New venture fund focuses on female founders

We caught up with Lisa Calhoun, general partner at Valor Ventures, about her new fund V1 and why it focuses on female founders.

Why the name Valor Ventures?

Valor means courage with honor. The best entrepreneurs show their valor as they bring innovation to life. We celebrate that hero in every founder.

logo 1Why does your first fund invest in female founders?

Our insight is that female founders are undervalued overachievers. To the extent that this thesis has been documented, initial evidence looks like we’re onto something. For example, First Round’s latest report was that teams with female founders outperformed male only teams by 63%. You can see a lot more of the statistics around why we are bullish on teams with female founders here in Inc. Magazine.

Does this mean you don’t invest in men?

Our partnership invests in real innovation. We believe the best ideas come from the edges, not the mainstream. We focus on finding undervalued overachievers who target a big market, have an innovative business model, and customer traction. You can find out more about our process here.

We’re happy to see any kind of gender identity composition in a founding team for Valor’s first fund, V.1, as long as it includes a female founder. (See why above.)

There are a lot more men creating startups than women, right?
Aren’t you limiting your options to create great returns?

Perception isn’t always reality. The reality is, women start 3 out of 5 businesses today (US Census). It’s true that right now, 80% of the startups pitching at venture events are all-male teams but that does not mean that more startups are driven by men. Our interest isn’t who’s got more, but who’s more likely to have the next awesome, unthought-of innovation. Our partners are convinced innovation comes from the outside in, not the inside out. Any where there’s a lot of homogeneity, innovation suffers. Let’s also look at the scale—we’re on track to see over $50 billion in venture invested this year—a niche  fund like V.1 has more than enough room.

So you help women entrepreneurs with V.1?

The entrepreneurs we are investing in have proven businesses with a track record. They don’t need “help.” We expect these founders to change the world in many ways—including helping our investors get a great return!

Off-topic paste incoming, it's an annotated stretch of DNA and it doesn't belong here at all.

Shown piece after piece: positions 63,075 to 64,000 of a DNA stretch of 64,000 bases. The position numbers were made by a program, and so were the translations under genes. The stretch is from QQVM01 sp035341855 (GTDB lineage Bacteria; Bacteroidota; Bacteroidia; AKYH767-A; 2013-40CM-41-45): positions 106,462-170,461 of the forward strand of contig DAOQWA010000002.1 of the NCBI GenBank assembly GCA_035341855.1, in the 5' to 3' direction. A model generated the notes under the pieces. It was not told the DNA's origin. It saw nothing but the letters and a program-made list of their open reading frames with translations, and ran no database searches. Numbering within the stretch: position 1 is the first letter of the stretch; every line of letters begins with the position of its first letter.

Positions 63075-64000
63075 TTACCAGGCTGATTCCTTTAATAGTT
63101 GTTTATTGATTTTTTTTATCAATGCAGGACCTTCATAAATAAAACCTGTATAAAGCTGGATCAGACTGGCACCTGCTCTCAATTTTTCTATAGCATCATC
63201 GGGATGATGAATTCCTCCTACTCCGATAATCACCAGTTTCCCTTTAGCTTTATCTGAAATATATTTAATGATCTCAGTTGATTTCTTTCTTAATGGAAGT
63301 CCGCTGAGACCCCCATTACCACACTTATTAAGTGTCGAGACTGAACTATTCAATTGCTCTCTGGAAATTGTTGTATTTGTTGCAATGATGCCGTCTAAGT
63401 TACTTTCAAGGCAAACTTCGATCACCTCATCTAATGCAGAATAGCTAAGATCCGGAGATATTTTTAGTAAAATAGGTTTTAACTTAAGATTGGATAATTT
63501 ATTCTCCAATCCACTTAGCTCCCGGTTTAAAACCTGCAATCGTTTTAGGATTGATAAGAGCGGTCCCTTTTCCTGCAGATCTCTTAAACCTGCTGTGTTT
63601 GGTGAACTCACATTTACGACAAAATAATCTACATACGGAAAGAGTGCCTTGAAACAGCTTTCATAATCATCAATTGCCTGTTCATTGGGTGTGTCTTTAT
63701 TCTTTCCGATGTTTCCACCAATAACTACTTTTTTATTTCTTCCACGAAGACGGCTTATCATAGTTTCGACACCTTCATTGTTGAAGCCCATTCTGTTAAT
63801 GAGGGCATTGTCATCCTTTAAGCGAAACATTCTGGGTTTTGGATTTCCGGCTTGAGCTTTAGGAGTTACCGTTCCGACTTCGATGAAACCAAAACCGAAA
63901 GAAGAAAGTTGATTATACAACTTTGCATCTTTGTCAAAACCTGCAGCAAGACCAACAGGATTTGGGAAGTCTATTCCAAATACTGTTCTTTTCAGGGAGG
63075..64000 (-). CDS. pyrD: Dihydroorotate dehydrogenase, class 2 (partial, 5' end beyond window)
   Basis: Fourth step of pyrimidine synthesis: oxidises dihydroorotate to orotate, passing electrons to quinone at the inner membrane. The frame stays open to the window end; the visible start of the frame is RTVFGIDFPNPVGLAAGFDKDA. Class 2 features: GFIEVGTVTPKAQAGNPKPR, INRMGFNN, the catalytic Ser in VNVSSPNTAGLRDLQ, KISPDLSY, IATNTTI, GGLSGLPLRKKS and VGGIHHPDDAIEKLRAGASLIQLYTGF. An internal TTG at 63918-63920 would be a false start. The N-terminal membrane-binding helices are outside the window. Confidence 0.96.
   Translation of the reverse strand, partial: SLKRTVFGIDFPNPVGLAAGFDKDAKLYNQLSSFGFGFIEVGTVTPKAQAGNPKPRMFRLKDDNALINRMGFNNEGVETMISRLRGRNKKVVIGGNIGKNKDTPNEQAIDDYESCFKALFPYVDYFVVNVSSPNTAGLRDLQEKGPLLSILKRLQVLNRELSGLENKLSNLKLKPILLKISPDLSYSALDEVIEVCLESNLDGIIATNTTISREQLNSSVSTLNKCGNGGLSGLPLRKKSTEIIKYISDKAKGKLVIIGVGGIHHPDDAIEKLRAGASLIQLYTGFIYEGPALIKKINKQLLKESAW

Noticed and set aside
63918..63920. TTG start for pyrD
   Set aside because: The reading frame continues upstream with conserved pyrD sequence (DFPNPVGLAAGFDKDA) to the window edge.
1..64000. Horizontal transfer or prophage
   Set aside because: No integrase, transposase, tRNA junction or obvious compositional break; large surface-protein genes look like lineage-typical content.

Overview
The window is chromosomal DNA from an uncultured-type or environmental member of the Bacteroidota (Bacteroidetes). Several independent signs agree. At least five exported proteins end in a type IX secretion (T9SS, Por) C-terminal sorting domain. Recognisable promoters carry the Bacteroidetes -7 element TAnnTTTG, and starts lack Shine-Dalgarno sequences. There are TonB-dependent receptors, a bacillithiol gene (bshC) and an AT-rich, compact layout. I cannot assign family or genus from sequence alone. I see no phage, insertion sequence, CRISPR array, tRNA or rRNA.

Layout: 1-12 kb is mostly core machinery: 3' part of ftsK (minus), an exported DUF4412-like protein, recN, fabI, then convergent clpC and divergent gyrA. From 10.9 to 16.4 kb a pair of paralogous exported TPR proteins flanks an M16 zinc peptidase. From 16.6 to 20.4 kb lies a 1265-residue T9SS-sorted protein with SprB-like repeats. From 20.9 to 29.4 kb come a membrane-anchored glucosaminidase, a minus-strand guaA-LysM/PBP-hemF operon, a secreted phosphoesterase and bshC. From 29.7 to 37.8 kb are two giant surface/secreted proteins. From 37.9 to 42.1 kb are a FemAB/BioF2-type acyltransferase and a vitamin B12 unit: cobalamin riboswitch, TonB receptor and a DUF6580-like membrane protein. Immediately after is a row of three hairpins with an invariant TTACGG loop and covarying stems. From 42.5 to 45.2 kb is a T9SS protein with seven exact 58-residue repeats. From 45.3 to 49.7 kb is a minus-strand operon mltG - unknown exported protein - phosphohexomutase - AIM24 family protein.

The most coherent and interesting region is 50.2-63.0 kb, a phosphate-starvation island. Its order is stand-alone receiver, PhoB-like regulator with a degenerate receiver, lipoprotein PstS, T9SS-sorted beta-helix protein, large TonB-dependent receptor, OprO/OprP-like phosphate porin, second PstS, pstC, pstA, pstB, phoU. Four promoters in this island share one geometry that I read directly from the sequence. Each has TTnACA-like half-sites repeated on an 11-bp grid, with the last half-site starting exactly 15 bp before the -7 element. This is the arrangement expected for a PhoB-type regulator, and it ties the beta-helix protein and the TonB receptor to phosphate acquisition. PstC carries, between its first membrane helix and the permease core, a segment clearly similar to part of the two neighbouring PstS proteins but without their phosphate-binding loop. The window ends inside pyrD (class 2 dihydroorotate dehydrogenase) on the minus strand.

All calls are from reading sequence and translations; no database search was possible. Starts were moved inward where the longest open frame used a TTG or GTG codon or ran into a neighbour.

Women entrepreneurs are sometimes characterized as difficult or different. What’s your take on that?

Investors with actual experience with female founders often characterize them as—entrepreneurs. Entrepreneurs are different. They’re people who bring a great gift to the world—a new business. That personality type and unusual perspective is necessary to create change. Steve Jobs, Steve Ballmer—are they overly emotional, too demanding, prima donnas, or simply unusual? Unusual perspectives drive exceptional change. With any founder, you can’t expect “typical” and “average.”  If they were typical or average, they’d be in another line of work.

Who is investing in V.1?

Sophisticated, accredited investors, family offices, and funds of funds that are looking for great returns. A few of our investors invest because they also believe that female tech founders outpunch their weight class. We are one of the few options for that investor.

94% of the venture industry is male and 93% of venture capital currently flows to male-only teams, according to Babson’s Diana Project, despite the fact that 20% of the firms going for venture have women, according to CrunchBase.

How can founders see if they’re a fit for V.1?

It’s just as important that our partnership and team are a fit for them—but to kick off the process, sharing an executive summary or pitch deck with us on our website is the usual start. We try to respond with rejections in 48 hours, and so if it takes longer, it’s a good sign our team is discussing the merits. We respond to every founder deck we receive.

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